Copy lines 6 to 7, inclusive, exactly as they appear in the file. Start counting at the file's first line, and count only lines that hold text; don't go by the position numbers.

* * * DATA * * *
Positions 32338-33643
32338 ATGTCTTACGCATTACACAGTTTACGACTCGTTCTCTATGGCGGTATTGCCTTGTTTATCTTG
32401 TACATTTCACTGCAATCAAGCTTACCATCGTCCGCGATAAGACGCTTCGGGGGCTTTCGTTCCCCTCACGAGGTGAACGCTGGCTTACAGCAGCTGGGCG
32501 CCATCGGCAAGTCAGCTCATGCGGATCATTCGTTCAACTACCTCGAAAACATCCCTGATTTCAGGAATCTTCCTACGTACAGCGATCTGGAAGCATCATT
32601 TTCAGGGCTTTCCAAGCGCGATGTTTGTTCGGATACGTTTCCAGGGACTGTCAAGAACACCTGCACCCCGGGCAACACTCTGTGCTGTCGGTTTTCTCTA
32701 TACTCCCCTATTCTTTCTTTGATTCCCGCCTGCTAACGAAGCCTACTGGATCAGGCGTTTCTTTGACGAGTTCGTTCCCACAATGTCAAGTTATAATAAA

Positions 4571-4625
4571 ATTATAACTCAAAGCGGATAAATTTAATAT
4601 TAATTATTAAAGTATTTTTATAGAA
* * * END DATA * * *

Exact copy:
32701 TACTCCCCTATTCTTTCTTTGATTCCCGCCTGCTAACGAAGCCTACTGGATCAGGCGTTTCTTTGACGAGTTCGTTCCCACAATGTCAAGTTATAATAAA

Positions 4571-4625